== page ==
21. Celebrated with a spur-of-the-moment Happy Hour on the new deck with 40 friends, family
  22. Settled in (this has been nothing short of lovely over the summer)
  23. Molly and Stéphane visited in August and were engaged to be married
  24. Today: the house is nearly finished. At 82, our contractor moves slowly, so the back deck off the kitchen may have to wait until 2023. We also await EGLE ‘s (Michigan DEQ) sign-off on our permit. 
  25. God and Mark have gently nudged me to start writing again. So, I have joined Redbud Writers Guild, a diverse group of women who write about faith in community and culture (link) I am hoping it will help me be accountable to regular postings!
  26. SO! Time to write!

I will be setting down to write some of the pent-up things that have been swirling in my heart and mind, and

I invite you to come alongside and share with friends.

Some will be written here at the beautiful and flourishing bluff space-to which you are all invited for respite. Some from an RV trip to the southwest in search of sun. Some from writer’s retreats. Some from trips to France. No matter what, I hope to present you with heart-and-mind-filled pieces that bring God close, that describe his revelation in and to our world, that provide words of both comfort and challenge, and help create in you a refreshed desire to look for him in your daily life and relationships. 

May it be a blessing to you as you stand on this side of the river.

~J.A.P. Walton, Ph.D.

Feel free to email me directly at my email: jpraywalton.writing@gmail.com

Find me on Instagram: jpraywalton_writing

Find me on Facebook: I will create an author page on my regular Facebook page under Julie Pray Walton

beauty, Creator, death, Dying to Self, Faithful Living, joy, Life's Storms, Pilgrimage, Prayer, Uncategorized, vigil, wisdom

In the Sunset of Our Lives

I have been away from the blogging keyboard for the past month, dealing with the sudden decline, then death of my mother. Thanks for waiting for me.  Mom was in decline from Parkinson’s Disease for the past 5 years, the last year and a half in full-time skilled nursing. I started this blog two years ago so that I could write (in small chunks), yet still be readily available to my mom. We knew this day was approaching last July when she just could not summon the energy to be interested in anything– food, news, a new pair of PJ’s, a wiggly grandchild… not even chocolate could elicit an emotional response or sense of thankfulness.  And yet, we knew she was still “in there.”  I could make a joke and get her unforgettable “heh-heh.”  The last thing she ever said to me was, clear-as-a-bell, “Now, you take care.”  Then she went silent, took to her bed, became feverish and semi-comatose, and God, in his great mercy, called her home. In the Old Testament, biblical heroes were said to pull up their feet, breathe their last, and be gathered to their people. And so it went for my mom, my heroine, strong and true to the end.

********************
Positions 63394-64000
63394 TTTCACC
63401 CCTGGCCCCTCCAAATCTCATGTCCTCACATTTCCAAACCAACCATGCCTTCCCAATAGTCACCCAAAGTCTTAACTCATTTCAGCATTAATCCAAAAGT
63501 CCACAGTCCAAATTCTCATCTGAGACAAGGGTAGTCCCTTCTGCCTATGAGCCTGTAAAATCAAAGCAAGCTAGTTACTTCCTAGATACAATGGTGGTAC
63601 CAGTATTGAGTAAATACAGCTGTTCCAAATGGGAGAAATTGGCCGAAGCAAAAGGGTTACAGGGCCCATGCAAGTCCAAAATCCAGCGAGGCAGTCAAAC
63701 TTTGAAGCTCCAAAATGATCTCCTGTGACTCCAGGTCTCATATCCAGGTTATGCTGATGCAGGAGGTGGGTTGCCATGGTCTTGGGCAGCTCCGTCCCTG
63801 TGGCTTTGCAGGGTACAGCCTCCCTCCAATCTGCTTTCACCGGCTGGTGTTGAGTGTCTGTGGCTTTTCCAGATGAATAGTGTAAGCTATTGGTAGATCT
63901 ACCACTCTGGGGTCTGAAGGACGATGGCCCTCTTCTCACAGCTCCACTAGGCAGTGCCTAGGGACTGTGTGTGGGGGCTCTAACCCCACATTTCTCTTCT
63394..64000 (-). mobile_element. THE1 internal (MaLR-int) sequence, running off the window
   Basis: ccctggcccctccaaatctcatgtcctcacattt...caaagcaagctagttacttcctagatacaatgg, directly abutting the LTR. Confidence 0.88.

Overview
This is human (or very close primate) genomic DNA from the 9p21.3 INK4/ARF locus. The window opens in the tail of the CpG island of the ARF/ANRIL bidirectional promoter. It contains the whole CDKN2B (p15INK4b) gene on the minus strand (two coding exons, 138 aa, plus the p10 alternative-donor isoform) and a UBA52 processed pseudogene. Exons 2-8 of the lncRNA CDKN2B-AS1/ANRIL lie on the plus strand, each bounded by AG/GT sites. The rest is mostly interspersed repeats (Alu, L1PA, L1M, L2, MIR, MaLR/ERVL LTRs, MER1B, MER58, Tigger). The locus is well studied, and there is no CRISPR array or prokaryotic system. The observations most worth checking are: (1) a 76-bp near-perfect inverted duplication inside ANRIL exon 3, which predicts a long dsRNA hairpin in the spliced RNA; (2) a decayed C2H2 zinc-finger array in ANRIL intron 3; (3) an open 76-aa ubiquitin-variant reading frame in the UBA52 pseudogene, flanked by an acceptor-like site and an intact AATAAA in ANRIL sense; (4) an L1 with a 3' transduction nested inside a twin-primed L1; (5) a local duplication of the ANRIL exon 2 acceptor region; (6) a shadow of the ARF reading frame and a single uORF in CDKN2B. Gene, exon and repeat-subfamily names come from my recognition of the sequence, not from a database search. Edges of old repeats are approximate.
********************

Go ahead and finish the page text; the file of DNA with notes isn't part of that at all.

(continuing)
In her last days, I held her paper-skin hand, kissed her, and told her over and over again how much I loved her, how much God loved her, how eagerly Jesus was waiting for her, and that it was OK to go. We read her Scripture and prayed. I knitted. We listened to hymns. Keeping watch is a time-honored, and somewhat lonely biblical and human action.

The Book of Common Prayer’s nighttime prayers include praying what I’ve come to call the Three W’s: prayer for those who are working all night, those who are not sleeping but weeping, and those who are watching through the night with a dying loved one.

Oh, how I embraced the knowledge that people I don’t even know were praying us through the watching…and now, the weeping! Time rolls on, our elders now all gone. My husband remarked it was a strange mix of a childlike bemusement of feeling orphaned while simultaneously taking on the mantle of “eldest” in the family.

In the evening of my life I will look to the sunset,

At a moment in my life when the night is due.

And the question I shall ask only I can answer,

Did I keep Faith – strong and true?

Did I fill the world with love my whole life through?[1]

So, it is a bitter, yet sweet time of loss, memories, and knowing that we must now make our move. Literally. We will leave our small, cozy home at Trout Creek and move to the bluff permanently next year. We will leave our church family of 25 years. My mom’s leaving is a springboard to more leaving. It’s ironically sad and liberating, both.  Three days ago,

the late afternoon at the bluff was dark, cold, impersonal. I was thinking of mom when the sun broke beneath the cloud bank and lit up the waters like a cosmic smile. Mom’s words went right through me: “Everything is all right. It is just right. Now, YOU TAKE CARE!

Because there’s so much death and life “stuff” to sift out, sort, and settle, I will take a long hiatus from this blog. This time next year, I hope to really have the personal space to get working on my book projects. I am grateful that you have read along faithfully with my little musings. Thank you for reading. And, as always, remember that standing on this side of the river, there’s a home waiting for you on the other side with God in Jesus Christ.

~J.A.P. Walton

[1] Fill the World With Love lyrics, Petula Clark, as amended by JAPW; camp song, Cheley Colorado Camps

Uncategorized

On The Road-Again!

Writing from Copper Harbor, in the Upper Peninsula of Michigan, I am, literally, on the road!  I will post soon about this trip, promise. But, today, on wifi spirited from the Welcome Center parking lot, I want to share the book review I just finished on my friend James K.A. Smith’s newest book, On The Road with Saint Augustine, out today.  I hope you will consider reading it, it’s a gem!